Yet even more than the emotional agony and the physical trauma of his execution, Jesus endured a spiritual pain. It was most horrific.

Recall our embarrassment over the most shameful thing we’ve ever done. If you’re like me, you’d rather not. Now multiply that over a lifetime of mistakes. It’s a huge weight to shoulder. When King David considered this, he said that his guilt overwhelmed him. It was a burden he couldn’t bear (Psalm 38:4).

Now multiply one lifetime of shame times several billion people. That’s what Jesus bore when he died as the ultimate sacrifice for our sins. At that one moment, the sins of everyone who ever lived and ever will live all fell on Jesus.

What an overwhelming, incomprehensible weight to bear. Yet Jesus took all of our sins, for all people, for all time and sacrificially bore them so that we wouldn’t have to.

Jesus suffered, died, and overcame death so that we may live with him forever. Thank you, Jesus.

Peter DeHaan writes about biblical Christianity to confront status quo religion and live a life that matters. He seeks a fresh approach to following Jesus through the lens of Scripture, without the baggage of made-up traditions and meaningless practices. Read more in his books, blog, and weekly email updates.

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Bible Insights

There’s a Time to Wait and a Time to Act

Fear Causes Saul to Make a Bad Decision

Though God chose Saul to be the first king over Israel, Saul has some character flaws that lead to his undoing. One time the Philistines come up against Saul and his army. Overwhelmed by the force opposing them, Saul’s men cower in fear.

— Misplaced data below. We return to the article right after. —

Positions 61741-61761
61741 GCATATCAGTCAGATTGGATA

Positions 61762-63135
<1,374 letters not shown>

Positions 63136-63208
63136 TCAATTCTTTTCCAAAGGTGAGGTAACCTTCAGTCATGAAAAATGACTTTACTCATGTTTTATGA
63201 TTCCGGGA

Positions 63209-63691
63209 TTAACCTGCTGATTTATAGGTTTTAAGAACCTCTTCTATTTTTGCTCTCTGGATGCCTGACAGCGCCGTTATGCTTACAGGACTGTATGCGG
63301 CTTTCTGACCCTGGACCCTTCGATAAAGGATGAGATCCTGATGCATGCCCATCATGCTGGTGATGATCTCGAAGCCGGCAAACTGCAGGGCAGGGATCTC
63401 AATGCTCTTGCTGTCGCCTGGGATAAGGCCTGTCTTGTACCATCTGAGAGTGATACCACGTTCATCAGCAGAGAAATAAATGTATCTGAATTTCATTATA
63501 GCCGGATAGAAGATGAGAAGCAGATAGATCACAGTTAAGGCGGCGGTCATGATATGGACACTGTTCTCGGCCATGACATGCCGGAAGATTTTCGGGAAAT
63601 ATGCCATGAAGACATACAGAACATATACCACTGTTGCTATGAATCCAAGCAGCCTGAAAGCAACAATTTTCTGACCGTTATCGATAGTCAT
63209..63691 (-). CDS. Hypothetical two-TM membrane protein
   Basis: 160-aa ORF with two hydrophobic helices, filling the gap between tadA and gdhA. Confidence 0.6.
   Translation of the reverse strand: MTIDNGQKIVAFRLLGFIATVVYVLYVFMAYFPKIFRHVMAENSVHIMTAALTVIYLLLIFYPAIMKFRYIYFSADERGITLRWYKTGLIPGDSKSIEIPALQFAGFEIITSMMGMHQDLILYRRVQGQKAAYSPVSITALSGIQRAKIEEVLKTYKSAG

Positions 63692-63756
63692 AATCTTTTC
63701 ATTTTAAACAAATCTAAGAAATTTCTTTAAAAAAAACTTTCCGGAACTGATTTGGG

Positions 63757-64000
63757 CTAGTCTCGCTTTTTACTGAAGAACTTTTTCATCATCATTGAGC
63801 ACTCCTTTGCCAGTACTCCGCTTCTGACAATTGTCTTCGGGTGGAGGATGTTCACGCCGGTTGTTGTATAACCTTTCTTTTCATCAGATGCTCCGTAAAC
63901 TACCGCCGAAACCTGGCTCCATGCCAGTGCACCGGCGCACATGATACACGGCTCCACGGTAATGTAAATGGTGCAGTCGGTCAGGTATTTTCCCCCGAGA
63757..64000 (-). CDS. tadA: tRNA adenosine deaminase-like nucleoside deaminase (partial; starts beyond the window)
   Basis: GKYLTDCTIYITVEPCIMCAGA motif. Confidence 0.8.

Impatience and Fear

Samuel had told Saul to wait seven days. Then Samuel would come, offer the sacrifice, and seek God’s favor. Then Saul and his army could go into battle with confidence that God was with them.

Saul waits seven days as instructed. Samuel does not show up. Saul’s men began to desert. With dwindling numbers, Saul panics. He offers the burnt offering and fellowship offerings himself instead of waiting for Samuel.

He hopes this will keep him from losing any more men and prepare them for battle with God on their side.

Right when he finishes, Samuel shows up and chastises Saul. “It’s a foolish thing you did,” Samuel says. “You failed to keep God’s command.” As a result, Samuel declares that Saul’s reign will not endure, that God will find someone else to take his place, a man after God’s own heart.

We later learned that David is that man.

Wait or Act?

When confronted with a dire situation, Saul had two choices. He could do as instructed and wait for Samuel, trusting God with the outcome. Or he could take control of the situation and act, doing something he wasn’t supposed to do but which seemed necessary if he had any chance of success.

The logical choice was to act; the illogical choice was to wait. But God’s perspective is different than ours. Waiting would have been the right choice, while acting was the wrong choice.

Saul made the wrong choice and acted when he should’ve waited. It cost him his kingdom, his legacy, and ultimately his life.

Are we willing to trust God and wait when it seems we should act? Click To Tweet

Are we willing to trust God and wait when it seems we should act?

[Read through the Bible with us this year. Today’s reading is 1 Samuel 11-13, and today’s post is on 1 Samuel 13:7-15.]

Peter DeHaan writes about biblical Christianity to confront status quo religion and live a life that matters. He seeks a fresh approach to following Jesus through the lens of Scripture, without the baggage of made-up traditions and meaningless practices. Read more in his books, blog, and weekly email updates.

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Deuteronomy Hints at the Horror of Jesus’s Sacrifice

We Discover Parallels Between Deuteronomy and Jesus’s Death